Tuesday, January 8, 2019

Operation Carpetbagger

Does the word “Carpetbagger” bring your thoughts to the Civil War? It does to me, so I was intrigued as to why an operation designed to help the Allies seventy-five years ago this month would carry that tag. As it turns out, one of the definitions of the word is “a person perceived as an unscrupulous opportunist,” with opportunist being the key word.

By 1943, the war was still grinding on. Resistance fighters across Europe were doing their bit to sabotage Axis efforts, but supplies were becoming scarce, especially in France, Italy, and the Low Countries (Belgium, the Netherlands, and Luxembourg).

Two squadrons were put under the control of the Office of Strategic Services (precursor to the CIA). To prepare for the missions, B-24 Liberator bombers (another appropriate name!) were modified by removing the belly turret, nose guns, and any unnecessary equipment to provide more cargo space and speed. Blackout curtains replaced the waist guns, and cockpit windows were extended (referred to as “blisters” in a couple of references) to give the pilot and co-pilot great visibility. The planes were painted glossy black which enabled them to evade search lights.

Flights only occurred on moonlit nights, and navigation done by visual cues (rivers, lakes, towns, and railroad tracks) and dead reckoning (a way of estimating one’s current track, groundspeed, and position based on earlier known positions). Only pilots highly skilled in these aviation techniques were chosen.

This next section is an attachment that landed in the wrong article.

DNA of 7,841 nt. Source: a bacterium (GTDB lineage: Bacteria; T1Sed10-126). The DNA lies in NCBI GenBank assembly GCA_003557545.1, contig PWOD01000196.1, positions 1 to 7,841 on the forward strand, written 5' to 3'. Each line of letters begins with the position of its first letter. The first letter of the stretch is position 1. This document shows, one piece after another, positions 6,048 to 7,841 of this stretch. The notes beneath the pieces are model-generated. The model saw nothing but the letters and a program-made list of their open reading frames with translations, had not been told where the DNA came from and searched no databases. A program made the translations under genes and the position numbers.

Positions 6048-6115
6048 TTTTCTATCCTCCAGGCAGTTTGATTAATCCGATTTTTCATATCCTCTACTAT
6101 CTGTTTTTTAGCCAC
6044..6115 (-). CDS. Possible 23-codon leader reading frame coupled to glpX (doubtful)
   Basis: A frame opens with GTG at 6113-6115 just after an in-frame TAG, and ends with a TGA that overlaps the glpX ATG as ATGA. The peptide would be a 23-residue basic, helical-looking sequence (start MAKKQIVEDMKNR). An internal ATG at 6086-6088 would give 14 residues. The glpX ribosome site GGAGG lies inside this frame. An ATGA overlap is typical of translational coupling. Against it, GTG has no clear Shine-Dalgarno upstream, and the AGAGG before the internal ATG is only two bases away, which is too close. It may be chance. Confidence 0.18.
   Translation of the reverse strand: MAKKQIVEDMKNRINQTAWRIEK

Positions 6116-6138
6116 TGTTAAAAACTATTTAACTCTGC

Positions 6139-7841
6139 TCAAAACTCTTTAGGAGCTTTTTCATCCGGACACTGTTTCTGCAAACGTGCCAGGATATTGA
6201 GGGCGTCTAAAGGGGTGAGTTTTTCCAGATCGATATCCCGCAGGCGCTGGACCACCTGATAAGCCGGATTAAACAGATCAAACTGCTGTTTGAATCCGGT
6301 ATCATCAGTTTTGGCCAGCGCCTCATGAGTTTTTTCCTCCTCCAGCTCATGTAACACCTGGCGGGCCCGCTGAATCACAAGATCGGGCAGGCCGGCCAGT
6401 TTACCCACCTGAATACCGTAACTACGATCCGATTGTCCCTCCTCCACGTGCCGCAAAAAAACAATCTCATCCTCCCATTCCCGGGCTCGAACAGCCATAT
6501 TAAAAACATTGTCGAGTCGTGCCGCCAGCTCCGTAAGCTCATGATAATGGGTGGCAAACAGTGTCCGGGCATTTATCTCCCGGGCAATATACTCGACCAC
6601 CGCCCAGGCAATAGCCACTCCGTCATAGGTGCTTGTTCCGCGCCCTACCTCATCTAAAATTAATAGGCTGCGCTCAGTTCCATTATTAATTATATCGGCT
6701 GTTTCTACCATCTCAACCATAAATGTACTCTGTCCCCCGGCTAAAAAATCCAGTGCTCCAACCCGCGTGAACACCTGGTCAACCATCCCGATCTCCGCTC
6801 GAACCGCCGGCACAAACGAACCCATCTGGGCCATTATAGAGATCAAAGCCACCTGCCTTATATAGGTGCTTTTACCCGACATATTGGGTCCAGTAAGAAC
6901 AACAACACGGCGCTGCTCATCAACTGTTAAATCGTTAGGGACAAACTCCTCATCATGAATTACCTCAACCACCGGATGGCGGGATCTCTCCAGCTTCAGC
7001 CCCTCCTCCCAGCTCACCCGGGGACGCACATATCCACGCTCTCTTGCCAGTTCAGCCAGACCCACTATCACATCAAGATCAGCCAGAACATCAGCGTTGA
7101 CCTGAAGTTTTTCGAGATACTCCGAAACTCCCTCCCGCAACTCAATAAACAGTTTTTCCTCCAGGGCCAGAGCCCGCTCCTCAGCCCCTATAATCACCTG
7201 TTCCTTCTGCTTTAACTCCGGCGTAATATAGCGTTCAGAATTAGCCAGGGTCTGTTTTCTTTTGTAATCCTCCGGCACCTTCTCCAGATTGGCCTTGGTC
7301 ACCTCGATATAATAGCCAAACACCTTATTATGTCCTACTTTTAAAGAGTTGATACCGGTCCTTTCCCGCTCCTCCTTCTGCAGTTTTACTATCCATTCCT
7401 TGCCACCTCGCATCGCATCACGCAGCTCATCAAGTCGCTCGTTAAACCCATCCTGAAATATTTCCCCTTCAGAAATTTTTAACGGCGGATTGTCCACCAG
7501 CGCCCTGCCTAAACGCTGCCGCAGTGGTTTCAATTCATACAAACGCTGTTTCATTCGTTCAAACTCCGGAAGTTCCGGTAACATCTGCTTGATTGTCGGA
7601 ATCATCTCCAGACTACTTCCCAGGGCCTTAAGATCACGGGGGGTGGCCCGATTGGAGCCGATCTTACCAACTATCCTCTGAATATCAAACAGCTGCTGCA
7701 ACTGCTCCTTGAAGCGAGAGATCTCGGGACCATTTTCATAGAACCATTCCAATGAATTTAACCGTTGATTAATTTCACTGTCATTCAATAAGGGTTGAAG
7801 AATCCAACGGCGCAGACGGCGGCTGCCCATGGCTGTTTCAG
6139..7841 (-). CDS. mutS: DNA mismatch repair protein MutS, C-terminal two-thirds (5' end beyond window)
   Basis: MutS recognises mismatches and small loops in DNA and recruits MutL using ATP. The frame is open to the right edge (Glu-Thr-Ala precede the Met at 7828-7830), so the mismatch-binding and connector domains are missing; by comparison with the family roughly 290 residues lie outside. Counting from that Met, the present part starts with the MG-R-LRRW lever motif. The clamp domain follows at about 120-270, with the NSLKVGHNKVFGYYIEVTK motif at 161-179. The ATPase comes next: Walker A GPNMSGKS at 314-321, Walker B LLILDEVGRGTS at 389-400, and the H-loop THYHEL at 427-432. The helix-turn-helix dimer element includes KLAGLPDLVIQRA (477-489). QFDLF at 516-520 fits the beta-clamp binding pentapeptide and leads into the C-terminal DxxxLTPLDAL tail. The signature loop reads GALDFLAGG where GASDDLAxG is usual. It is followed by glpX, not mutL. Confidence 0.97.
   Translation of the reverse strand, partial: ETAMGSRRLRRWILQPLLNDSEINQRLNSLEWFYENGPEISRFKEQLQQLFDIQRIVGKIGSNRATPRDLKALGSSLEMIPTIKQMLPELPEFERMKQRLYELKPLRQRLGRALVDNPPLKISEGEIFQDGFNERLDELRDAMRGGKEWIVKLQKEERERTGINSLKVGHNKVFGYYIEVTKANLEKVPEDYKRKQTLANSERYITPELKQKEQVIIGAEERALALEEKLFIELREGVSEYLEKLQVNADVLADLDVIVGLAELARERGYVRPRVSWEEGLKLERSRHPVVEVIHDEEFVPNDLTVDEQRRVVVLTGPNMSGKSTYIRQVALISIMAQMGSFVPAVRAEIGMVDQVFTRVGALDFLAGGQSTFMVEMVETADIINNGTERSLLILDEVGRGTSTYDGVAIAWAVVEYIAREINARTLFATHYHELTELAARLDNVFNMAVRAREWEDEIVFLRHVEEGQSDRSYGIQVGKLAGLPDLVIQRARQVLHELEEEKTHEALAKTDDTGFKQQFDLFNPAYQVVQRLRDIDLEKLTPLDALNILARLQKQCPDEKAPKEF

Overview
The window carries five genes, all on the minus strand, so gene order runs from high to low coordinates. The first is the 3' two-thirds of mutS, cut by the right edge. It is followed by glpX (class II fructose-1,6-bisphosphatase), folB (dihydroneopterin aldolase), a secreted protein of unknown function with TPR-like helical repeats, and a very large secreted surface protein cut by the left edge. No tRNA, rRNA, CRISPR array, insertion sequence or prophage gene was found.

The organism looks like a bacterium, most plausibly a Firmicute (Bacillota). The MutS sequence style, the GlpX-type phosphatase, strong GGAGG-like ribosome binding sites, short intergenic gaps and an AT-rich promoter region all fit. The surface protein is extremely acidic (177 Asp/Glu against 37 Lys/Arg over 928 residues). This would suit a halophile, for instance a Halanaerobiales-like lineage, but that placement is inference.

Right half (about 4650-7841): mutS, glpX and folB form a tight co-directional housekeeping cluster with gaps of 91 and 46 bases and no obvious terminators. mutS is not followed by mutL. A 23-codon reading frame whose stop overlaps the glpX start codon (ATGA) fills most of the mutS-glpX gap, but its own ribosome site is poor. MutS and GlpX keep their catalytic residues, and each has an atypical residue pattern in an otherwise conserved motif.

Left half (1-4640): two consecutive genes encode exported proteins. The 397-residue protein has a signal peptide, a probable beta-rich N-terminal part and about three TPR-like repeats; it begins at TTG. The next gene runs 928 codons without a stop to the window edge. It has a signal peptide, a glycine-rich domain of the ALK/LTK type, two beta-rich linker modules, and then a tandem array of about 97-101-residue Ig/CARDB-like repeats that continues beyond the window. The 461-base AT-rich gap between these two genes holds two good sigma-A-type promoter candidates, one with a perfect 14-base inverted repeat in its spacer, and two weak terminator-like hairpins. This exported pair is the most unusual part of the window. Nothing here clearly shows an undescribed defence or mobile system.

Containers designed to fit inside the bomb-bay were packed with materiel and released using the existing equipment. Agents and crated supplies were dropped by parachute through the opening (called Joe Holes) left by removal of the belly turret. The planes slowed to 125-150 miles per hour and dropped to 400-500 feet to make the delivery.

The drop area was typically identified by three high-powered flashlights placed in a row, with a fourth at a ninety-degree angle to indicate the direction of the drop. Imagine flying low enough to see flashlights on the ground!

After completing the drop, the pilots would continue flying into enemy territory to disguise the actual location should any enemy observers recognize the aircraft’s turning point as the drop point.
Operation Carpetbagger continued throughout 1944 until the end of the war, but their busiest month occurred in July 1944 when they dropped at least 4,680 containers, 2,909 packages, 1,378 bundles of leaflets, and 62 “Joes” (agents). By the end of the operation in May 1945, the Carpetbaggers had completed 1,860 missions, delivering 20,000 containers, 11,000 packages, and 1,000 airborne troops.

To get a first-hand account of this brave group, watch this YouTube interview with Bill Becker, a former Army Air Force Sergeant in the 492nd.

Linda Shenton Matchett is an author, speaker, and history geek. A native of Baltimore, Maryland, she was born a stone's throw from Fort McHenry (of Star Spangled Banner fame) and has lived in historic places all her life. Linda is a member of ACFW, RWA, and Sisters in Crime. She is a volunteer docent and archivist at the Wright Museum of WWII and a trustee for her local public library. To learn more about Linda and her books, visit her website. Sign up for her newsletter and receive a free short story, Love's Bloom.